Purpose: Respiratory symptoms are frequently observed in children with Kawasaki disease (KD) during the acute phase. The association rate of KD with antecedent respiratory illness has been reported to range from 56 to 83%. Clinical and epidemiologic features of KD support an infectious cause, but the etiology remains unknown. We investigated the association of respiratory viruses in children with KD using multiplex reverse transcriptase-polymerase chain reaction (RT-PCR).
Methods: 138 KD patients were enrolled from January 2010 to June 2013. Two study groups (Group 1; n=94, KD without respiratory symptoms, Group 2; n=44, KD with respiratory symptoms) were compared with a control group (Group 3; n=5, febrile patients with respiratory symptoms). Laboratory data were obtained from each patient including complete blood count (CBC), erythrocyte sedimentation rate (ESR), platelet count, alanine aminotransferase (ALT), aspartate aminotransferase (AST), serum total protein, albumin, C-reactive protein (CRP), NT-pro brain natriuretic peptide (BNP). Echocardiographic measurements were compared between the three groups. RT-PCR was performed using nasopharyngeal secretion to screen for the presence of 14 viruses (corona virus, parainfluenza virus 1, 2 and 3, influenza A and B, respiratory syncytial virus A and B, rhino virus A, B and C, metapneumo virus, adenovirus, and bocavirus) in groups 2 and 3.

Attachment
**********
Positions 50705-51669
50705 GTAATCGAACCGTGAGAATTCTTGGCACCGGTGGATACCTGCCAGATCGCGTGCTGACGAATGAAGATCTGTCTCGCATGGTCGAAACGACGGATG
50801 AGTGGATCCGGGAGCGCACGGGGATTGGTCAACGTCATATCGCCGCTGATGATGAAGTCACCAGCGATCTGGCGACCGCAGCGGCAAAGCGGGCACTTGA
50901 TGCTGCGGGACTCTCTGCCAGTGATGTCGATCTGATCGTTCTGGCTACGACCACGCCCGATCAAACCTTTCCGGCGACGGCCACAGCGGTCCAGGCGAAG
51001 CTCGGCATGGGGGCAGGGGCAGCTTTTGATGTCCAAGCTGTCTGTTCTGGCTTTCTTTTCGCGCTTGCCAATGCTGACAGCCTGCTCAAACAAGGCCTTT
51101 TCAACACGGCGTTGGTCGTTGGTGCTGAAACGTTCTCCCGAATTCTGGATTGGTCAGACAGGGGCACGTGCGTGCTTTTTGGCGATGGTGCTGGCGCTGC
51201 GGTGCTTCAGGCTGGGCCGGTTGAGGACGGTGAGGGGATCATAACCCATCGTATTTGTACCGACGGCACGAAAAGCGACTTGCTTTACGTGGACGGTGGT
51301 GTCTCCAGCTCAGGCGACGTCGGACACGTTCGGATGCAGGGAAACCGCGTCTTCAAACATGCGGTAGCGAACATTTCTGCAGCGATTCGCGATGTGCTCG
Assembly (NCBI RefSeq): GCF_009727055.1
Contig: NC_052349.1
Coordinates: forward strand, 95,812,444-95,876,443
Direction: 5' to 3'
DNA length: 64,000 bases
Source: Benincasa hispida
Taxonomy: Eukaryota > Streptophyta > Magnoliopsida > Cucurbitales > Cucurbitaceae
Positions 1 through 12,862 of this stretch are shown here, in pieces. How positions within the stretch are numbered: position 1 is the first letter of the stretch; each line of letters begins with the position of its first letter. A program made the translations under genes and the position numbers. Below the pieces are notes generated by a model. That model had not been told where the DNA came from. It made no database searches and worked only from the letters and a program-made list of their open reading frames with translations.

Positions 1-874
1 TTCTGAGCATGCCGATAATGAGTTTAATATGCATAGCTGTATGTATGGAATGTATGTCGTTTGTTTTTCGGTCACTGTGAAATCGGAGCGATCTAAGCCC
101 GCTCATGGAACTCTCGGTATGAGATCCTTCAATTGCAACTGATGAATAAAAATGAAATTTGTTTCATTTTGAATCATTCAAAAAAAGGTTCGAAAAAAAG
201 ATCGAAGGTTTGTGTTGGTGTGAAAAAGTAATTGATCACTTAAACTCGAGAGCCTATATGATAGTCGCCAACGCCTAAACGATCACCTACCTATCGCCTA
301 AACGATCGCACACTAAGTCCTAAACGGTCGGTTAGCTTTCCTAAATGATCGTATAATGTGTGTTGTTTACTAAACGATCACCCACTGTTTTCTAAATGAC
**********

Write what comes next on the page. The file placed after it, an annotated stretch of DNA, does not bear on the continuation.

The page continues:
Results: The rate of KD with respiratory symptoms was 17.5%. The duration of fever was significantly longer and coronary artery diameter was significantly larger in group 2 than in group 1. Coronary artery diameter, CRP, platelet count, ALT, and NT-pro BNP were significantly higher and albumin lower in group 2 compared with group 3. Detection rate of adenovirus was 55.0% in group 2 and 28.6% in group 3.
Conclusion: A positive RT-PCR for respiratory viruses may be helpful to elucidate the specific virus in KD patients with respiratory symptoms. NT-proBNP is a very important diagnostic tool in differentiating KD from other febrile viral respiratory infaction.